Kelly Goodwin knows the recipe for success, both inside and outside her Shawnee kitchen. As a cardiac nurse and mother to three girls — Ella, 11; Georgia, 9; and Vivian, 5 — Goodwin says balancing her “busyness” boils down to the support of her husband, John.
But Kelly’s kitchen also really cooks with her daughters’ help: Ella always follows a recipe’s directions; Georgia takes pride in cleaning up by loading the dishwasher, while Vivian is about the epicurean end game. “I am the taste tester!” she exclaims.
Q: As a cardiac nurse, how do you approach food in your home?
A: Our meals can be very simple, including a lean protein, vegetable, salad and fruit. I admire people who plan their menu for the week, but often I’m looking up ideas on Pinterest for inspiring chicken recipes.
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For the best heart health, meals should be colorful with natural foods that are simply made. There has been a lot more education about heart attacks and women. Often, women’s symptoms can be atypical, when compared to how men experience a heart attack. I think it’s important that women listen to their own bodies, but sometimes that can be more difficult because we’re usually the ones taking care of everyone else in our lives.
Q: As a nurse, do you believe you’re a nurturer by nature?
A: Oh, yes, and I believe feeding people is a huge part of nurturing others. Our nurses are a wonderful group of people, and we don’t need an excuse to bring food into work and communally share it. With all the serious work we do with patients, it’s great to know that in the break room, there is often food to share. Eating together not only feeds the body, it also feeds friendships. Swapping recipes and sharing food ideas deepens relationships, answering the age-old question, “What’s for dinner?”
Q: Did you grow up with this approach to food?
A: I grew up in Topeka and my mother, Jennie Krentz, is a great down-home style cook, with a pie-baking specialty.
At home, we try to adopt Dr. James O’Keefe’s philosophy of “good foods first.” If you’re hungry, there’s always a temptation to eat foods that are more readily available, which are usually processed junk foods. By eating good foods first, your body gets the fuel it needs, which will help in reducing the urge to eat things that you know aren’t the best for you.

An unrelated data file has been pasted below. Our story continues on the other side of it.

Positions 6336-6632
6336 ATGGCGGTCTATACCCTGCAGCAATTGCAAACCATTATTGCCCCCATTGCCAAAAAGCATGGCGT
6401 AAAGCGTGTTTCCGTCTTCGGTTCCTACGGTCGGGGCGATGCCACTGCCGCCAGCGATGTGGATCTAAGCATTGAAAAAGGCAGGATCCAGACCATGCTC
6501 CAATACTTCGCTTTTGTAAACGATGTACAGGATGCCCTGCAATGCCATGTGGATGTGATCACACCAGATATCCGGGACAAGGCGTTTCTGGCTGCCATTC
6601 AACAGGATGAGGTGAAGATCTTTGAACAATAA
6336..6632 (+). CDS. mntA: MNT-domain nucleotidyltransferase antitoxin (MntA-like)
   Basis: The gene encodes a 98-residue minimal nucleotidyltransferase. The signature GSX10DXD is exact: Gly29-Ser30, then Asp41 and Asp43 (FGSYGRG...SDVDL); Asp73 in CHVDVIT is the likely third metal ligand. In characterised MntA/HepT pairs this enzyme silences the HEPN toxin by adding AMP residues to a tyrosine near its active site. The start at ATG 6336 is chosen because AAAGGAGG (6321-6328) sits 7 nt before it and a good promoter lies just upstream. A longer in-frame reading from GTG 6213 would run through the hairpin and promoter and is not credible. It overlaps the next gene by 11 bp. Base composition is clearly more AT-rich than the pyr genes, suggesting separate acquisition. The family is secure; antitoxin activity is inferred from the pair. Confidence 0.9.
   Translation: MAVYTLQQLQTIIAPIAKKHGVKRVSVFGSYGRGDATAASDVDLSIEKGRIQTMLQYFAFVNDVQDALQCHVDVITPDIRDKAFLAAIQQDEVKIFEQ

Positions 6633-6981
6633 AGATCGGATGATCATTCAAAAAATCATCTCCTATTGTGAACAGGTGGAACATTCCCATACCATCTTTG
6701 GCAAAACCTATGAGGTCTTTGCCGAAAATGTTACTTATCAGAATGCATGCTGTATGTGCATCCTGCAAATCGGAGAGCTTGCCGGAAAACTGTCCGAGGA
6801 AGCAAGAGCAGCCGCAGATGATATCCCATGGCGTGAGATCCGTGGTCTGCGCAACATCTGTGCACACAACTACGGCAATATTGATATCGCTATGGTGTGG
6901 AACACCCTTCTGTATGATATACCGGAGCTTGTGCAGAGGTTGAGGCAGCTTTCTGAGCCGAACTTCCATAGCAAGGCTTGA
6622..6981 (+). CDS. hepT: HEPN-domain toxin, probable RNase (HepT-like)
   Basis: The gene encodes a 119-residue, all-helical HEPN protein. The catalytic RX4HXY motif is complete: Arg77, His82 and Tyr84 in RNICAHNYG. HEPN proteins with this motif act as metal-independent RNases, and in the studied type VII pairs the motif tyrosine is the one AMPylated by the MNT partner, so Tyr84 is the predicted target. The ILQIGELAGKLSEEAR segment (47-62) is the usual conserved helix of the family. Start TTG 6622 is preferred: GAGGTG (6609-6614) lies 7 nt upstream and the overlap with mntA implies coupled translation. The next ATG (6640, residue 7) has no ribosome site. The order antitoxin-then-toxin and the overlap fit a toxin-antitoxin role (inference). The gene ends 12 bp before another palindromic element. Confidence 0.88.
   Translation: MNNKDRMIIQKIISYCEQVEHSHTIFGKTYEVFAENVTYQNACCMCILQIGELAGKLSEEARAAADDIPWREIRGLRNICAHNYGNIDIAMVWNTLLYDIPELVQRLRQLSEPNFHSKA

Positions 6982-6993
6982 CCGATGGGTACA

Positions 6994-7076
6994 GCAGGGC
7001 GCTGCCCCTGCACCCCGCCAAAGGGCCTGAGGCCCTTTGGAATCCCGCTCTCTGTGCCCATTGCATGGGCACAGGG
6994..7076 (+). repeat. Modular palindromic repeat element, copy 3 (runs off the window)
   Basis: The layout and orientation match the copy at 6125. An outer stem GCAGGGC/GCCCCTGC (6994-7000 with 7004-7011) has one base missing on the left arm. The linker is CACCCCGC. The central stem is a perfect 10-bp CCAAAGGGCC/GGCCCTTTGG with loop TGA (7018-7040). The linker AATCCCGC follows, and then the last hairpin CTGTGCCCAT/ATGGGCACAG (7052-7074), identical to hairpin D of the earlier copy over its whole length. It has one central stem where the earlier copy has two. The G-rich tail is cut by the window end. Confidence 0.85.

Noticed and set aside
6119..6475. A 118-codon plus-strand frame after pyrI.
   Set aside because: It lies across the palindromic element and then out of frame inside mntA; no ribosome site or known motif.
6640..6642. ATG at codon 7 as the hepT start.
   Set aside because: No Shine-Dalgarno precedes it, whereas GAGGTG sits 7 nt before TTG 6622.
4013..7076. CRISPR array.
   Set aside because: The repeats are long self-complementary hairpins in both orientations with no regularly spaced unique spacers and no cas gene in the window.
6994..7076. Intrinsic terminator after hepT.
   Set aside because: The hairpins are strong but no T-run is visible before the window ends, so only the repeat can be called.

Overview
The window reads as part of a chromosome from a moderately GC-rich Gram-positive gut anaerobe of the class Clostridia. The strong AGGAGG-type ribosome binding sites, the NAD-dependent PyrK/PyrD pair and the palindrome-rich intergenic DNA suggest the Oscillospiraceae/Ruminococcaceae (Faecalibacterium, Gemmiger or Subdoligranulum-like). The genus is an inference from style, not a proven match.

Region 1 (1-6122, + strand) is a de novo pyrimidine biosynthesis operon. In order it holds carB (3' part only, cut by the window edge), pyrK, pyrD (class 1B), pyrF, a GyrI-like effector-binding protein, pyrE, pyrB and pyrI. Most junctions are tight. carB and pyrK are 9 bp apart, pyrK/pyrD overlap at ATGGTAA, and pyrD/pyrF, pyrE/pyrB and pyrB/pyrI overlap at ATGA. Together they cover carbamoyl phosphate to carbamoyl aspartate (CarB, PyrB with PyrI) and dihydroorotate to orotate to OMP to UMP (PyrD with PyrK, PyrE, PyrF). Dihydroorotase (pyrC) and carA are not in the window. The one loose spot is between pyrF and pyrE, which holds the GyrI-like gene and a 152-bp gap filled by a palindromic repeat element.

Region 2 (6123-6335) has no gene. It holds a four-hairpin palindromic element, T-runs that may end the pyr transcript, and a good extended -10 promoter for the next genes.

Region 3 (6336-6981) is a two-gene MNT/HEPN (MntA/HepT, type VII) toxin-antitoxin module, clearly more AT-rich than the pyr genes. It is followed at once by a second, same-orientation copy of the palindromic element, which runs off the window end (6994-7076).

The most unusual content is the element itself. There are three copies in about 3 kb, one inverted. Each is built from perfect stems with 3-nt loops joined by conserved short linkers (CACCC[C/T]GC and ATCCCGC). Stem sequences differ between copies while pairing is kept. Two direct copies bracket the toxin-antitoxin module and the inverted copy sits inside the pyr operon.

Q: You must have a balanced attitude toward eating to be able to share this dessert recipe …
A: Enjoying and really savoring a sweet treat is one of the simple pleasures in life. But it’s all about learning limits and practicing moderation.
I share this recipe with you because every year at work around the holidays, we have a bake-off that is judged by surgeons and hospital administrators. I entered this simple recipe into the contest and it won first place!
That these simple bars won against some talented bakers bringing cheesecakes and cookies still amazes me. I think that it’s because these bars taste very similar to a peanut butter cup and they couldn’t be easier to make — the girls even help. These peanut butter bars are a family favorite — requested for birthdays, annual fishing trips and sometimes, just because!
Mary G. Pepitone is a freelance writer who lives in Leawood. She also writes a nationally syndicated home column. Email her at firstname.lastname@example.org to nominate a cook.
Mmm-Mmm GOOD!(win’s) Peanut Butter Bars
Makes 24 servings
2 cups finely ground graham cracker crumbs
2 cups powdered sugar
1 cup butter, melted
1 1/4 cup creamy peanut butter, divided
1 (12-ounce) bag semisweet chocolate chips
Cover bottom of a 9-by-13-inch pan with parchment paper, making sure paper reaches up over the sides of pan. Set aside.
In a large mixing bowl, whisk graham cracker crumbs and powdered sugar together. Using a strong wooden spoon, stir butter and 1 cup peanut butter into graham cracker mixture until well combined.
Press mixture into bottom of prepared pan and place into freezer.
In a microwave-safe bowl, melt chocolate chips by heating in microwave on full power for 30 seconds at a time, stirring well after each interval. When chocolate is melted, stir in remaining 1/4 cup peanut butter until well combined.
Spread melted chocolate over top of peanut butter mixture in pan. Return to freezer until chocolate is set.
Before serving, gently lift parchment paper, removing bars from pan. Place on a cutting board, and using a large chef’s knife, cut into 24 squares. Place back into pan, or store in a resealable plastic container in refrigerator or freezer.
Per serving: 284 calories (58 percent from fat), 19 grams total fat (9 grams saturated), 21 milligrams cholesterol, 27 grams carbohydrates, 5 grams protein, 185 milligrams sodium, 2 grams dietary fiber